The most important thing about future scenarios ,and all predictions for that matter, is that they can become self fulfilling prophecies. Whether these predictions become true or false depends entirely on us as museum practitioners.

The actions we take today will determine whether our museums in the Eastern Cape will follow the route of the dodo ( become extinct) , whether they get resurrected in the form of a phoenix and whether they will soar above and thrive like an eagle.

With those few words, ladies and gentlemen finally allow me on behalf of the Albany Museum to wish you a fruitful and pleasant conference and a good time in Grahamstown.

And again, I hope that after the speeches you will find time to explore our town which is indeed a GREAT PLACE TO BE.

You are all welcome. Thank you.

06 March 2012

Nutritious value of free indigenous plants

By: Zongezile Matshoba

Phumlani Cimi, Albany Museum’s botanist, presented his Masters Degree paper entitled “The Role of Ethnobotany in integrating Indigenous Knowledge in the Science Education Discipline” during the 29th conference of the South African Museums Association held in Grahamstown.

Concerned about his research thesis being stuck among others at Cory Library, and only accessible to students and academics, Cimi saw the need to reach out and inform other museum practitioners. The SAMA conference became the most suitable platform.

“Grandparents traditionally were the source of identification and information, but nowadays herbarium assists with the identification because most children no longer stay with their grandparents,” Cimi told the delegates.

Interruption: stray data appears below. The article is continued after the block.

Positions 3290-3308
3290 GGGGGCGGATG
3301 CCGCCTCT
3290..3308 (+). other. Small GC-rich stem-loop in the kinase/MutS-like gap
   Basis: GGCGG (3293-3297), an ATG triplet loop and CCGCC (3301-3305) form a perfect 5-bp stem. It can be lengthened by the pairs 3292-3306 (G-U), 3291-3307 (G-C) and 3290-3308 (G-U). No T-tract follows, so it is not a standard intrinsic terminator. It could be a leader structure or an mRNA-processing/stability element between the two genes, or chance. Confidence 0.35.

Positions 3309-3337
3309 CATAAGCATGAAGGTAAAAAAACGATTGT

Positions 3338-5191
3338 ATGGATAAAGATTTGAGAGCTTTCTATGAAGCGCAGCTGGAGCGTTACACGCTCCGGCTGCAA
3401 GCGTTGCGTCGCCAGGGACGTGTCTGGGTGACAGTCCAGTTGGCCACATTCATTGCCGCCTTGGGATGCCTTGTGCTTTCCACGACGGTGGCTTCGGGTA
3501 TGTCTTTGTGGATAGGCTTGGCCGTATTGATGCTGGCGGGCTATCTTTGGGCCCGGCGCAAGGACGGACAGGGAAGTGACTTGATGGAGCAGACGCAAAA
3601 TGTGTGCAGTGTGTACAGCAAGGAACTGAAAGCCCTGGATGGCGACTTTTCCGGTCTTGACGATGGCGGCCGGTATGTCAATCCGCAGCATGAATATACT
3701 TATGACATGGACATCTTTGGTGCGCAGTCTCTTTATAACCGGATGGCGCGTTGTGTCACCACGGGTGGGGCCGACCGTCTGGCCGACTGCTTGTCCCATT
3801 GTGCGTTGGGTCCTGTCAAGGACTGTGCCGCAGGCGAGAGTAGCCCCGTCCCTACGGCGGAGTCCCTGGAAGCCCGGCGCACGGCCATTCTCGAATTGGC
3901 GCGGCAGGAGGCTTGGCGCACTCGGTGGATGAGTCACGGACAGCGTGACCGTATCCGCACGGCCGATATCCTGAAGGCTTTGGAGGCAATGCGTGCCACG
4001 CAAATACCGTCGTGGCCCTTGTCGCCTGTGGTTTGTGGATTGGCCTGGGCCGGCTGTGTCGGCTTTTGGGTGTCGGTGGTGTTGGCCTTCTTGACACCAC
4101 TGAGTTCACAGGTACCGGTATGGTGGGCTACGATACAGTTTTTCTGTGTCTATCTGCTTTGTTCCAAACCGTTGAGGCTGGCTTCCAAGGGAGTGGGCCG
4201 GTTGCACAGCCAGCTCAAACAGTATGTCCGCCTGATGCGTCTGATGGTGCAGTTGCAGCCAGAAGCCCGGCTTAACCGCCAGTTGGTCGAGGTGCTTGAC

His research focused on the usefulness of indigenous plants as nutritious food. His research also took away the notation that museums are only concerned with research, curation and exhibitions, and are not really contributing to the development and social upliftment of the society.

“Museums are a basic necessity … and Mr Cimi’s research contributes to food security,” Bongani Mgijima, Manager of Albany Museum said.

Cimi echoed Mgijima’s sentiments, saying that this has been developed further in that an electronic version of a booklet on recipes is available. There is also a plan to develop CDs that will be distributed to clinics and hospitals to help patients see the value of nutritious indigenous plants that have a medicinal value, which are able to boost immune system.

Delegates also saw the need to emphasise the indigenous naming of certain plants such as irhawu.

“This is because of the thorny nature which causes itching in this plant, for example,” Patricia Mafu, Manger of Museums in the Directorate of Museums and Heritage in the Department of Sports, Recreation, Arts and Culture said.

Almost all the indigenous plants are known to grow in abundance, and are free available in the veld.